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  • Writer's pictureClarissa Sung

U.S. and E.U. Dispute over Green Subsidies

The shift to clean energy shown by installation of numerous windmills and wind farms (Salo Waas, Flickr).

The implementation of the “Inflation Reduction Act,” beginning with the new year of 2023, has already promised to alter economic landscapes internationally and domestically. The bill, aimed at subsidizing U.S. clean energy industries while raising revenue through corporate taxes, has sparked many protests by the European Union and even threats of an international trade war.

Why is the U.S./E.U. Trade Dispute Important?

In 2019, the trade of goods and services between the U.S. and the E.U. totaled $1.1 trillion. Accordingly, any major shift in trading patterns — such as tariffs or even a trade war — with the E.U. is likely to have far-reaching effects on industry and jobs, as the largest areas of U.S. exports to the E.U., American manufacturing, aerospace, and auto industries will likely feel these effects the most. In other words, a decline in trade could lead to more layoffs and higher prices, the latter of which would stimulate already-high levels of inflation in the U.S. As British economist Florian Hense pointed out, “EU-U.S. trade matters most. It is by far the biggest single bilateral trade flow in the world”.

What is the Inflation Reduction Act?

Signed into law in early August of 2022, the Inflation Reduction Act (IRA) invests over $400 billion in areas such as tax incentives for the purchase of electric vehicles, industrial subsidies to producers of clean energy technology (such as solar panels), and tax credits for clean manufacturing. Funded mostly by a minimum 15% corporate tax and increased IRS tax enforcement, the bill is expected to decrease the U.S. deficit and help fight inflation. A key component of the bill is its subsidization of U.S. industries. For instance, under the IRA, consumers receive a $7,500 tax credit for the purchase of an electric vehicle as long as 40% of the raw materials in its batteries are extracted and processed in the U.S. (or countries that have a free-trade agreement with the U.S.).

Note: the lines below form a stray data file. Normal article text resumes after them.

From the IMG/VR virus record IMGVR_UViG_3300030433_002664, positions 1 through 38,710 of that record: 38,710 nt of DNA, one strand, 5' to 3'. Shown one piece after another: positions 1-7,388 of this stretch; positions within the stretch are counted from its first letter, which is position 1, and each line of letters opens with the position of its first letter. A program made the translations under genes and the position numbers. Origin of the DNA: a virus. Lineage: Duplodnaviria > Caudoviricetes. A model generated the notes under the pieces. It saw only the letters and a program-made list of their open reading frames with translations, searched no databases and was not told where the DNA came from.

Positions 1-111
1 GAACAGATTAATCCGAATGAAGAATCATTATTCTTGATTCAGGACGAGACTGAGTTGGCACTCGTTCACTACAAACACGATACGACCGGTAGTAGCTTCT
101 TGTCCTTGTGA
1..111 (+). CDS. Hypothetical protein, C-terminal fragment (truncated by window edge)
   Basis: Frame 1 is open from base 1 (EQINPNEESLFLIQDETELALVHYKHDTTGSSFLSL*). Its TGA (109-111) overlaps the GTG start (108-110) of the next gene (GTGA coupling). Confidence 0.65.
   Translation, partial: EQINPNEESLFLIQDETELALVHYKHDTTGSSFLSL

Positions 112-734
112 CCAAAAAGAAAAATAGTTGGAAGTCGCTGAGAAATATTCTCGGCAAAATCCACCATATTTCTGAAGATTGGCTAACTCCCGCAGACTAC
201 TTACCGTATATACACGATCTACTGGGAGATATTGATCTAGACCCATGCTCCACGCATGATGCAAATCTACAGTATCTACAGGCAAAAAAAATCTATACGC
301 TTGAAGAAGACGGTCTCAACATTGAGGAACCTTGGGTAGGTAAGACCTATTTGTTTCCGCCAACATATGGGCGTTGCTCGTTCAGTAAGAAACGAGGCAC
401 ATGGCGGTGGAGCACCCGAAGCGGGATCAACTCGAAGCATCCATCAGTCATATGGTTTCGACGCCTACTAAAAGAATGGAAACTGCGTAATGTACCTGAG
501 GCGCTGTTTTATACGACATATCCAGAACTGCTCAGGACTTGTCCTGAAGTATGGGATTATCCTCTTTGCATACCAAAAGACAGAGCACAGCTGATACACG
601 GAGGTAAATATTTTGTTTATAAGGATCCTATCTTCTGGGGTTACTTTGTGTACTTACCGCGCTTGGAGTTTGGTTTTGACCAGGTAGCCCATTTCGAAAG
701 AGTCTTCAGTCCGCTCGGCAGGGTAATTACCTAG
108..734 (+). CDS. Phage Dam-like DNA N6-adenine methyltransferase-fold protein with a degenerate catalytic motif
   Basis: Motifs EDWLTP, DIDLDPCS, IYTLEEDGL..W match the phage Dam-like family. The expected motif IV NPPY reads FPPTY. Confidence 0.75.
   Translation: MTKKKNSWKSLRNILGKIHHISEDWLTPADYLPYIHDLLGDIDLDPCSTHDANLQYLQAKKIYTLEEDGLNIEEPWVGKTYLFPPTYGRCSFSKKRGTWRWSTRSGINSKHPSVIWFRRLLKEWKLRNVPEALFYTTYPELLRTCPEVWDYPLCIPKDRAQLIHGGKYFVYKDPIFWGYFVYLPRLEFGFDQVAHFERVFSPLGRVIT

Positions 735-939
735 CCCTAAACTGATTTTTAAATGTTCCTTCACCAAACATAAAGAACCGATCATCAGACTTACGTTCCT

Why Does the European Union Dispute American Subsidies?

The European Union (E.U.) has declared the aforementioned tax credit for U.S. vehicles, among other sections of the IRA, violations of World Trade Organization (WTO) rules due to their ability to unfairly attract investment to the U.S. These stipulations are regarded by Europe as discriminatory against non-American businesses and have prompted E.U. leaders, such as French President Emmanuel Macron, to call on Washington to change the bill. The European Commission has even filed a direct appeal to the U.S. Treasury Department outlining its concerns and has contemplated filing a complaint with the World Trade Organization.

Should the Commission proceed with its complaint and gain the support of the WTO, the U.S. may be obligated to change its rules or face international trade restrictions. However, the WTO could take years to process a complaint. In the meantime, U.S./E.U tensions can start an economically harmful trade war or subsidy “race-to-the-bottom” (in which both sides provide ever-increasing subsidies) which could stagnate billions of dollars of international trade and hinder economic growth on both sides.

How Might the E.U. React in 2023?

As the U.S./E.U. dispute continues into the new year, and many American officials and economists have been observing the E.U.’s response closely. How key European leaders choose to respond will likely have deep implications for the nature of future international relations and commerce.

Just this February, the European Union appeared to respond to the IRA with the Green Deal Industrial Plan, a $272 billion program that will focus on providing tax cuts and subsidies to businesses investing in clean energy and net-zero technology in Europe. In unveiling this sweeping piece of legislation, the E.U. aims to create a global “level playing field.” Europe’s response to increased tax cuts and subsidies will likely accelerate the production and use of clean energy technology greatly and indicates the stance they will take on trade in the months to follow.

Key Takeaways

The implementation of the 2022 Inflation Reduction Act has had many unintended consequences, chief among them an international trade dispute between the U.S. and its biggest trading partner, the European Union. As the dispute over billions of dollars worth of subsidies for green technology unfolds, the two entities appear poised to double down on their commitment to stimulating the production of this technology and to, as E.U. President Ursula von der Leyen described it, “lead the clean tech revolution.” Although many economists are still wary of a subsidy “race-to-the-bottom,” for now, it appears the Inflation Reduction Act’s goal of increasing clean energy technology and encouraging other countries to do the same is well on its way to realization.



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